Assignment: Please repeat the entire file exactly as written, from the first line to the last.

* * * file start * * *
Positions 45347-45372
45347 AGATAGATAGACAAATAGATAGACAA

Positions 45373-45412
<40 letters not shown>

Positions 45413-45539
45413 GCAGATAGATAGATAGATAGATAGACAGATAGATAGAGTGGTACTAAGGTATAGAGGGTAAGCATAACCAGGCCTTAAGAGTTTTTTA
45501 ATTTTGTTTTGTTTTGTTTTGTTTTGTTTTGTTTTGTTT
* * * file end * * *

Positions 45347-45372
45347 AGATAGATAGACAAATAGATAGACAA

Positions 45373-45412
<40 letters not shown>

Positions 45413-45539
45413 GCAGATAGATAGATAGATAGATAGACAGATAGATAGAGTGGTACTAAGGTATAGAGGGTAAGCATAACCAGGCCTTAAGAGTTTTTTA
45501 ATTTTGTTTTGTTTTGTTTTGTTTTGTTTTGTTTTGTTT